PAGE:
England Soil Profiles
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Photo by Jim Turenne. Location: Westport Vineyards, Massachusetts.
Haven soils are well drained soils formed in very fine sandy loam eolian (wind-blown deposit of silt and fine sand) material underlain by gravelly glacial fluvial or ice-contact deposits.
This profile shows some interesting soil morphology. The dark surface layer is an Ap horizon (topsoil), below the Ap is a light colored horizon (Bw or E?) which typically is a result of lack of iron oxide (the mineral in NE soils which give the subsoil a yellowish-brown color). Below the light colored subsoil is a bright iron-rich layer which is underlain by the gravelly coarse sand 2C substratum. The strongly contrasting particle size between the silty solum (A and B horizon) and the gravelly coarse sand 2C horizon causes a "hanging" watertable during periods of heavy rainfall. Once enough hydraulic head is present, the water is able to push through the interface and move rapidly through the outwash deposits. The bright layer is believed to be caused by iron precipitating out as it enters the oxygen rich material. Some of the soils with this type of morphology are recognized as having dual drainage classes such as well to moderately well drained.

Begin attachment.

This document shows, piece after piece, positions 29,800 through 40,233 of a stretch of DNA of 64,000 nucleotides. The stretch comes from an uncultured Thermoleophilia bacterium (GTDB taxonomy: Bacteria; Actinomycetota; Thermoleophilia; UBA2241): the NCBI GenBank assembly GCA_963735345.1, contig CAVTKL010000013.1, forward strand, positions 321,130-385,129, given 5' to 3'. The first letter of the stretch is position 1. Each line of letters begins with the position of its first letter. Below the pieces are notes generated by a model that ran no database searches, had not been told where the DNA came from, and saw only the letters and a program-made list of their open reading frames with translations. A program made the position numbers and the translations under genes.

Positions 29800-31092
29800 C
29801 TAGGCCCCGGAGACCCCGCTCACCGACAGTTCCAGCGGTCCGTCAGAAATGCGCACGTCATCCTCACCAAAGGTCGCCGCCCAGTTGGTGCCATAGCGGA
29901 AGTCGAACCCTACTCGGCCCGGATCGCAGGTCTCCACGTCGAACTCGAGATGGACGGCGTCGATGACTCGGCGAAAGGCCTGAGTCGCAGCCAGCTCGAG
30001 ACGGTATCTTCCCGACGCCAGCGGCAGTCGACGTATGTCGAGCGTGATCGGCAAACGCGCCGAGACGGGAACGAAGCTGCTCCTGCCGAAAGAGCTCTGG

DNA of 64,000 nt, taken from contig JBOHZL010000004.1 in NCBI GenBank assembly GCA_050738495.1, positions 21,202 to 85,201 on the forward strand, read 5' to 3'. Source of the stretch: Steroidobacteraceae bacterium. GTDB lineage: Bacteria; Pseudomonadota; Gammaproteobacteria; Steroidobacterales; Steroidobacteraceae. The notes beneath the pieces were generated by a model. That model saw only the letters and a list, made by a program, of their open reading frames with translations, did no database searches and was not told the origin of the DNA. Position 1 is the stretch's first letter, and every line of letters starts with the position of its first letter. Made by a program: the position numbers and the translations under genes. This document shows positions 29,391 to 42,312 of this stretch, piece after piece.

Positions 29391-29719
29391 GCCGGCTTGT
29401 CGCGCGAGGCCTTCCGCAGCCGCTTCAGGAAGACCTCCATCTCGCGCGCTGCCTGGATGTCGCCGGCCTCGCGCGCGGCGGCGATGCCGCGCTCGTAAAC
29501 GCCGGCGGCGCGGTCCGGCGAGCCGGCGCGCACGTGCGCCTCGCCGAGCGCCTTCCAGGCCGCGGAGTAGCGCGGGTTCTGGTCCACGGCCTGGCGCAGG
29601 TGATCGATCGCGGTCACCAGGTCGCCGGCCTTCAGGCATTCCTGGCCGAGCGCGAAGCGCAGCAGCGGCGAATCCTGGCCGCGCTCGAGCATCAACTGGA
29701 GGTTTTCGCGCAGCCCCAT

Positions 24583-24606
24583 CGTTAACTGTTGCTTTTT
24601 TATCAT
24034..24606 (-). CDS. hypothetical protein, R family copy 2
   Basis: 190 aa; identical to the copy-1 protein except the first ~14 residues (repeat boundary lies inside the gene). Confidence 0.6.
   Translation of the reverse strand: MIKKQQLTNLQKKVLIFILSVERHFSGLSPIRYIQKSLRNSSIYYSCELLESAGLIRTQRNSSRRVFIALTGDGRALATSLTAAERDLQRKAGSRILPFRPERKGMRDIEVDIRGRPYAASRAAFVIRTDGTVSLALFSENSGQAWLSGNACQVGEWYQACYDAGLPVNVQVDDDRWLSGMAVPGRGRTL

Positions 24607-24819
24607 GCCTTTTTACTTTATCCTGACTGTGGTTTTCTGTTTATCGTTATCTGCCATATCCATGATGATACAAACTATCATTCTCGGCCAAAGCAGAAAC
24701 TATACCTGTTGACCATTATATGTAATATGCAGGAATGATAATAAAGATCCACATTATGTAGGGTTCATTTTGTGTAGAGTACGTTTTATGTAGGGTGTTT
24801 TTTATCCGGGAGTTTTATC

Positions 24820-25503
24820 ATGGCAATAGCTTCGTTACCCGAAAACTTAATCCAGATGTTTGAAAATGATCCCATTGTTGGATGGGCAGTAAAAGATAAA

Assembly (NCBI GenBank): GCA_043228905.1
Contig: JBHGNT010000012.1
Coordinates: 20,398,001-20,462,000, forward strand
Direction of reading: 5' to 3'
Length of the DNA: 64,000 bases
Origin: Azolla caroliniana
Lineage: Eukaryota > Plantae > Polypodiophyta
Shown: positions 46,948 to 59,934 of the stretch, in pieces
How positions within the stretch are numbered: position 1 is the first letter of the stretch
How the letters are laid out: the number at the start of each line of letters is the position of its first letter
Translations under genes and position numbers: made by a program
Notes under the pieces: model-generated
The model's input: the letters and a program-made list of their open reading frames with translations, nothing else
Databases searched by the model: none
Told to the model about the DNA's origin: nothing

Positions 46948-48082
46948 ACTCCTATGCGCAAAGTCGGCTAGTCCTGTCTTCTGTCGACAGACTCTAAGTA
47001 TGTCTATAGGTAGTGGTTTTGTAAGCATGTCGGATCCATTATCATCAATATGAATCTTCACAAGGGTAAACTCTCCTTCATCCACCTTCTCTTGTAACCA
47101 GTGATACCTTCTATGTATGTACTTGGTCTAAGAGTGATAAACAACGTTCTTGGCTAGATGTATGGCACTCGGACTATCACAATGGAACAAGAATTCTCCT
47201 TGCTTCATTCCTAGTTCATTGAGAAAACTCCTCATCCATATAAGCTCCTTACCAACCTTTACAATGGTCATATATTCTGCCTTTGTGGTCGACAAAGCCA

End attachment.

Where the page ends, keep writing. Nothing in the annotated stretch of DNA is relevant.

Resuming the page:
There are two different interpretations on how to describe this type of soil morphology (other soil which commonly have this morphology are the Bridgehampton and Enfield series). One theory is that the light colored soil above the iron-rich layer is simply un-weathered geologic material and would be described as a C-horizon (unless it has soil structure). The other theory is that the light colored layer has had iron moved out of it and eluviated into the bright layer below, making the light layer an E-horizon and the bright layer a B's horizon.
Haven Map Unit Description
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